Our study findings also highlight additional dimensions to be considered while planning for larger scale implementation studies. Female sex, rural residence, more advanced immunosuppression at initiation and specific age band should be included as potential predictors of future studies. Interventions to reduce LTFU may need to specifically address the challenges faced by vulnerable adolescents with these risk factors.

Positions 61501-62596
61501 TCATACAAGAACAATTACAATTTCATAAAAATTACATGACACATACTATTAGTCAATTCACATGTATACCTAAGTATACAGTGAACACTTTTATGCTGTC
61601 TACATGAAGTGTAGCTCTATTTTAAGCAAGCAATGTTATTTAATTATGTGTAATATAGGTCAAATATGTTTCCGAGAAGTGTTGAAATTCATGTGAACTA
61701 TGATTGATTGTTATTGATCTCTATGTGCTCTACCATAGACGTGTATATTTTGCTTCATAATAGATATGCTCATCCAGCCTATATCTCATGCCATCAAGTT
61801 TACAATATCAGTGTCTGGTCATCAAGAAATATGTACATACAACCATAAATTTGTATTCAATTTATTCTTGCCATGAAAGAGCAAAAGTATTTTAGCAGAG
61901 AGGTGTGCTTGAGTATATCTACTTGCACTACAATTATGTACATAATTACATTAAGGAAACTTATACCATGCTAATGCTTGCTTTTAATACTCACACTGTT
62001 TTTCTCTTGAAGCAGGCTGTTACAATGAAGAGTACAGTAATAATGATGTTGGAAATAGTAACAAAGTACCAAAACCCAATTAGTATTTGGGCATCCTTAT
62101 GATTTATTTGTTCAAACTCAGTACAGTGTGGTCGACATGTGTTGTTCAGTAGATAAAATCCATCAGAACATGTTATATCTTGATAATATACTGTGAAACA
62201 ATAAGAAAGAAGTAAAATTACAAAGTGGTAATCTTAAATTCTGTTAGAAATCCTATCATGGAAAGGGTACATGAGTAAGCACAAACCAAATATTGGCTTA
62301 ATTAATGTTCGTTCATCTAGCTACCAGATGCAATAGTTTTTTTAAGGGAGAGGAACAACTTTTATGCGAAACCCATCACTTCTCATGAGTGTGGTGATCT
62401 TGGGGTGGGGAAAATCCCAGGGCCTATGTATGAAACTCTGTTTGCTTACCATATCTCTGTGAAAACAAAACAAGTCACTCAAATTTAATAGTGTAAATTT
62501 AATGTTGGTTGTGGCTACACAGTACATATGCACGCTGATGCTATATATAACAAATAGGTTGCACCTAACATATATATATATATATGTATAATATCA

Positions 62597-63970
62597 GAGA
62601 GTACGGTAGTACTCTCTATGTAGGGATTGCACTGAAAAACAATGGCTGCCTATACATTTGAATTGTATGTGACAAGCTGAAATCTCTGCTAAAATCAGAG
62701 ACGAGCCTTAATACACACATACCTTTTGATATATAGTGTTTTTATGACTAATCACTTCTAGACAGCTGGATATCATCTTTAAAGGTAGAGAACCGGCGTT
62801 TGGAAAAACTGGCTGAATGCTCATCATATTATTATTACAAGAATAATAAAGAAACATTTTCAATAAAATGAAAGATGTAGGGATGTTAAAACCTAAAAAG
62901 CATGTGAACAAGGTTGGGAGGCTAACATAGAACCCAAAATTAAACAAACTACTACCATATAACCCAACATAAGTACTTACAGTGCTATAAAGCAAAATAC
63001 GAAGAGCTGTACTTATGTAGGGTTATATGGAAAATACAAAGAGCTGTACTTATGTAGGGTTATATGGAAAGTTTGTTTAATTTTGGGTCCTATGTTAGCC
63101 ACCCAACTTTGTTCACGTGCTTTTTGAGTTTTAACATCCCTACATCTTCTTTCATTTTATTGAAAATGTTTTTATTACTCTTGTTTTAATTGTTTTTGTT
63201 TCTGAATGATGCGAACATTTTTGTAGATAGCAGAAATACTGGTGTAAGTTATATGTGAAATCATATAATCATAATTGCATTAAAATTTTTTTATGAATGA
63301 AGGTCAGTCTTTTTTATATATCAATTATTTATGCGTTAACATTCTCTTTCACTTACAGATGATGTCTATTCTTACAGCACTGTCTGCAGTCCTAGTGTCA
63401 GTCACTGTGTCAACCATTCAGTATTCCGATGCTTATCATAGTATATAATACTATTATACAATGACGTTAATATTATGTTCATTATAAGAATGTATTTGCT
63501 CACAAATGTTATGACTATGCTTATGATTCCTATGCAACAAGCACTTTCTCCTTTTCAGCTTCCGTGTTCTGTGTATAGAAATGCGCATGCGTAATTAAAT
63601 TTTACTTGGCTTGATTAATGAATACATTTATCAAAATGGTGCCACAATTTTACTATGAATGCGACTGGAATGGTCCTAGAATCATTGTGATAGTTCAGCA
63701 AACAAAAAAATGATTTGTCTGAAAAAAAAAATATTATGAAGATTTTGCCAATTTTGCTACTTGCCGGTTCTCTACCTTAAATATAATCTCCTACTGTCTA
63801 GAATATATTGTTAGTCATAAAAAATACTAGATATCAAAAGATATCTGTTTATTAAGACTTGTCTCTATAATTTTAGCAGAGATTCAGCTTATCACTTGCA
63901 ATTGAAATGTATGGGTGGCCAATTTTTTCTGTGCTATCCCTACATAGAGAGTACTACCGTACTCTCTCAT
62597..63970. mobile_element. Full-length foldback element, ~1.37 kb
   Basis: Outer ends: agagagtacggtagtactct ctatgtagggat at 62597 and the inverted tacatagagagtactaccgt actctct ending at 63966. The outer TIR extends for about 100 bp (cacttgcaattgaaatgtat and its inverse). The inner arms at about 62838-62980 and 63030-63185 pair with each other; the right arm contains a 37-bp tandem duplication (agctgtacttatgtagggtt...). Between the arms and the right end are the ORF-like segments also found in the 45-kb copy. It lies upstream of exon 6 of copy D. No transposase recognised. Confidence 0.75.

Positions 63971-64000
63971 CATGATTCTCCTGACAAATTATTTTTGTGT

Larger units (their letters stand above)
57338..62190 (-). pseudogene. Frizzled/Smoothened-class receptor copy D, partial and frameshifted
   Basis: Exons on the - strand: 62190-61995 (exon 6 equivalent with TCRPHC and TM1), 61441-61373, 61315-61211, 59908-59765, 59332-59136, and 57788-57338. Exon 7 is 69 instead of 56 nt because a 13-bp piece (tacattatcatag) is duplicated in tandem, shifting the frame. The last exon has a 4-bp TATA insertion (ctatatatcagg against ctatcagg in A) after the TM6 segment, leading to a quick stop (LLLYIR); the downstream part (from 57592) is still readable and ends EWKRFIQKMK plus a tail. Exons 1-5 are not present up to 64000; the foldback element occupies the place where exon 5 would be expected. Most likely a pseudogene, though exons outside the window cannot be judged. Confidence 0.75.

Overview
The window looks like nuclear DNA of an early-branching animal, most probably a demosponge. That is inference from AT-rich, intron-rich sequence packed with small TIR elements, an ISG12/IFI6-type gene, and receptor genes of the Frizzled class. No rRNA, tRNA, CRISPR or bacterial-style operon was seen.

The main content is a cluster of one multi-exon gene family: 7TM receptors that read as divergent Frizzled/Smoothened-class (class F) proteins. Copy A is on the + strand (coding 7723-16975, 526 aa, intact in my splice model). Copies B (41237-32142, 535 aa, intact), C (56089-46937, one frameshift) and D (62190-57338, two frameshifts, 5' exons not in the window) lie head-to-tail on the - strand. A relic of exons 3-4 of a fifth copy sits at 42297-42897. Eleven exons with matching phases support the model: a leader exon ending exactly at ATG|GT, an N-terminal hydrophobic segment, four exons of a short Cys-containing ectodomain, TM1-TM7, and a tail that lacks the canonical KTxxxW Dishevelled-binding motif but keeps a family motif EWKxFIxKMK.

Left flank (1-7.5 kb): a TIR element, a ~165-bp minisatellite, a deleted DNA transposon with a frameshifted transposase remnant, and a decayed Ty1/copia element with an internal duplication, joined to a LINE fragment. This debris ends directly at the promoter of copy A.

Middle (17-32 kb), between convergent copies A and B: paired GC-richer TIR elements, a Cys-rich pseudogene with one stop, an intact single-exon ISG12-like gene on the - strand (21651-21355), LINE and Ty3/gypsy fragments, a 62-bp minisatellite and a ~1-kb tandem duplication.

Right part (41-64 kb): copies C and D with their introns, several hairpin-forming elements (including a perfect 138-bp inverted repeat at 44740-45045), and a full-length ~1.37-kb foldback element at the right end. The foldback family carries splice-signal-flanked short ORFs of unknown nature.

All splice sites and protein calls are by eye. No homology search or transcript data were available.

This study has important limitations which should be taken into consideration while interpreting the findings. Firstly, since viral load measurement was not done routinely and immunologic parameters were measured inconsistently, we were not able to determine virologic and immunologic parameters both as predictors and outcomes of the cohort. Secondly, the retrospective nature of data collection did not allow us to include important potential predictors of outcomes such as routes of HIV transmission. Also, we were not able to trace and determine the final outcomes of those reported as LTFU in the medical records due to resource limitations. The other limitation is that we did not consider current age in the analysis which may have provided further insights about the effect of age on patient attrition. However, the large sample size and rigorous statistical methods used to compare the results are the strengths of the study. Moreover, this is one of a few studies comparing treatment outcomes across three age bands encompassing adolescents and children.